In the CIRM Translational award, Dr. Kaufman is looking to cure acute myelogenous leukemia (AML) which in the US has a 5-year survival rate of 27% (National Cancer Institute, 2017) and is estimated to kill over 10,000 individuals this year (American Cancer Society, 2017).  He has previously shown that his stem cell-derived NK cells can kill human cancer cells in a dish and in mouse models, and his goals are to perform preliminary safety studies and to develop a process to scale his production of NK cells to support a clinical trial in people.  Since NK cells don’t require the patient and the donor to be a genetic match to be effective, a bank of PSC-derived NK cells derived from a single donor could potentially treat thousands of patients.

Looking forward, CIRM is also providing Discovery funding to Dr. Kaufman to explore ways to improve his existing approach against leukemia as well as expand the potential of his stem cell-derived NK cell therapeutic by engineering his cells to directly target solid tumors like ovarian cancer.

The field of pluripotent stem cell-based immunotherapies is full of game-changing potential and important innovations like Dr. Kaufman’s are still in the early stages.  CIRM recognizes the importance of supporting early stage research and is currently investing $27.9 million to fund 8 active Discovery and Translation awards in the cancer immunotherapy area.

Scientists find switch that targets immunotherapies to solid tumors

Cancer immunotherapies harness the power of the patient’s own immune system to fight cancer. One type of immunotherapy, called adoptive T cell therapy, uses immune cells called CD8+ Killer T cells to target and destroy tumors. These T cells are made in the spleen and lymph nodes and they can migrate to different locations in the body through a part of our circulatory system known as the lymphatic system.

CD8+ T cells can also leave the circulation and travel into the body’s tissues to fight infection and cancer. Scientists from the Scripps Research Institute and UC San Diego are interested in learning how these killer T cells do just that in hopes of developing better immunotherapies that can specifically target solid tumors.

In a study published last week in the journal Nature, the teams discovered that a gene called Runx3 acts as a switch that programs CD8+ T cells to set up shop within tissues outside of the circulatory system, giving them access to solid tumors.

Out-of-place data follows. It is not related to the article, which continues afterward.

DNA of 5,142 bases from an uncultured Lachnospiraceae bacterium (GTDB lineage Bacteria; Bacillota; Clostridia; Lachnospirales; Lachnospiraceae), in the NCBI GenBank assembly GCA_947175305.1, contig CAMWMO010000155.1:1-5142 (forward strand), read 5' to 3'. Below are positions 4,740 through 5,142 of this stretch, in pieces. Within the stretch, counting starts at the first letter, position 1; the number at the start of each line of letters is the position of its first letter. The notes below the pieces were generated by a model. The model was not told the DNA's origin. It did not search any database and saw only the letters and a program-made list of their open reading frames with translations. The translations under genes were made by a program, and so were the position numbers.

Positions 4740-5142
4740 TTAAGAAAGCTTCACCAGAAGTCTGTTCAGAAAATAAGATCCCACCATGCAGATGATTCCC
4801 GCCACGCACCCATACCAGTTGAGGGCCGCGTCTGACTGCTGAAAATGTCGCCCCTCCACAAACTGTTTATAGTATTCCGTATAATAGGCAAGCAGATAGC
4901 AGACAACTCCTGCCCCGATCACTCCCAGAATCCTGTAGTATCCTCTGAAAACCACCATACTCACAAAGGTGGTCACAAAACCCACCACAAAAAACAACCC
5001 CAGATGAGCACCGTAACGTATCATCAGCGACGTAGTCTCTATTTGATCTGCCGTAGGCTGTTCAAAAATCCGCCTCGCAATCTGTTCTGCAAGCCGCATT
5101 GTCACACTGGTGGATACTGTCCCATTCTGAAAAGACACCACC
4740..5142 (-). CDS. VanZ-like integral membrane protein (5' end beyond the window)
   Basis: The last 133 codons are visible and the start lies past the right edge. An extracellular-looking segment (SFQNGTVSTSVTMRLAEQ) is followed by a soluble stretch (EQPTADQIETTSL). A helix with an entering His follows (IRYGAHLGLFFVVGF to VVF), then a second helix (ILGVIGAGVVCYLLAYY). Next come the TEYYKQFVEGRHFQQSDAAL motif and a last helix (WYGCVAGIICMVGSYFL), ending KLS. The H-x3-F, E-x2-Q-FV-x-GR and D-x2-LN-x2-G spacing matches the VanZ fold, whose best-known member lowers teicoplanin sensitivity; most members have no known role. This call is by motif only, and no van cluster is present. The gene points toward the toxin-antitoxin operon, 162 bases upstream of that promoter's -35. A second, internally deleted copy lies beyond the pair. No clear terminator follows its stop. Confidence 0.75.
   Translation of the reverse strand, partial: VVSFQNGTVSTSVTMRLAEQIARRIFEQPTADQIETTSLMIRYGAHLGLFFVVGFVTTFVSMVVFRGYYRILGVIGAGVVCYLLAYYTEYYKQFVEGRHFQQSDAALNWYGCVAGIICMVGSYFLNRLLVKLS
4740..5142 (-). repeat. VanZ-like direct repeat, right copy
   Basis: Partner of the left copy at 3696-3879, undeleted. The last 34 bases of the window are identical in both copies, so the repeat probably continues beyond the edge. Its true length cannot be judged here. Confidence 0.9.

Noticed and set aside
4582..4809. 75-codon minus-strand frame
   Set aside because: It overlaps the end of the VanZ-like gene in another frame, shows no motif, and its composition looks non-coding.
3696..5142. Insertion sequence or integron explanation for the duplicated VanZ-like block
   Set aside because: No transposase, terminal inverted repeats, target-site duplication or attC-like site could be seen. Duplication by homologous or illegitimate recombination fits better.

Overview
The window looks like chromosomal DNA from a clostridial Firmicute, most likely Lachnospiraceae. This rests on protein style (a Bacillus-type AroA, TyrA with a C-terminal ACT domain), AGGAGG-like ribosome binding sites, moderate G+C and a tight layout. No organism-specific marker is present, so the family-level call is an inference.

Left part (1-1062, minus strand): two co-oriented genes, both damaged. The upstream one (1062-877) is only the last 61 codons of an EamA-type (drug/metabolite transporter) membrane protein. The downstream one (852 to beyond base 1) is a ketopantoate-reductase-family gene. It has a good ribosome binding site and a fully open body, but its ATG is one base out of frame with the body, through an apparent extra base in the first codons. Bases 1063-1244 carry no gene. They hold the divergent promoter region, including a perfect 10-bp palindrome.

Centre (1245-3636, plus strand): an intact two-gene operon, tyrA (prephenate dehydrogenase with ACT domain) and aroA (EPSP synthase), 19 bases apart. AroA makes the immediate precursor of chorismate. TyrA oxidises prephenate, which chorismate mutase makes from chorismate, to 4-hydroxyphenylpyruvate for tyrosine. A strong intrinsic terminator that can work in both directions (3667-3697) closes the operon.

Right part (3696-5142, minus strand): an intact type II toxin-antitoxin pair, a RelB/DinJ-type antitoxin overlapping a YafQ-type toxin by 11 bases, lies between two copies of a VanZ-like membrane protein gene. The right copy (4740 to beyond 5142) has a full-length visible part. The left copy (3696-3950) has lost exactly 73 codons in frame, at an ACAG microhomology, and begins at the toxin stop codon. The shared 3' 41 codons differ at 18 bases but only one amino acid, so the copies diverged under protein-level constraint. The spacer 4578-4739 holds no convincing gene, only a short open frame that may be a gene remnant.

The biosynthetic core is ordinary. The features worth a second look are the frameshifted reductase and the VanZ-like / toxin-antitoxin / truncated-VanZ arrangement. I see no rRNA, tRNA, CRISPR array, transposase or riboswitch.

“Runx3 works on chromosomes inside killer T cells to program genes in a way that enables the T cells to accumulate in a solid tumor,” said Matthew Pipkin, co-senior author and Associate Professor at The Scripps Research Institute.

Study authors Adam Getzler, Dapeng Wang and Matthew Pipkin of The Scripps Research Institute collaborated with scientists at the University of California, San Diego.

They discovered Runx3 by comparing what genes were expressed in CD8+ T cells found in the lymphatic system to CD8+ T cells that were found in tissues outside of the circulation. They then screened thousands of potential factors for their ability to influence CD8+ T cells to infiltrate solid tumors.

“We found a distinct pattern,” Pipkin said. “The screens showed that Runx3 is one at the top of a list of regulators essential for T cells to reside in non-lymphoid tissues.”

The team then set out to prove that Runx3 was a key factor in getting CD8+ T cells to localize at the site of solid tumors. To do this, they took T cells that either overexpressed Runx3 or did not express Runx3 in these cells. The T cells were then transplanted into mice with melanoma through a process known as adoptive cell transfer. Overexpression of Runx3 in T cells not only reduced tumor size but also extended lifespan in the mice. On the other hand, removing Runx3 expression had a negative impact on their survival rate.

This research, which was supported in part by CIRM funding, offers a new strategy for developing better cancer immunotherapies for solid tumors.

Pipkin concluded in a Scripps Research Institutes News Release,

“Knowing that modulating Runx3 activity in T cells influences their ability to reside in solid tumors opens new opportunities for improving cancer immunotherapy. We could probably use Runx3 to reprogram adoptively transferred cells to help drive them to amass in solid tumors.”

CIRM-Funded Research Makes Multiple Headlines this Week

When it rains it pours.

This week, multiple CIRM-funded studies appeared in the news, highlighting the exciting progress our Agency is making towards funding innovative stem cell research and promoting the development of promising stem cell therapies for patients.

Below are highlights.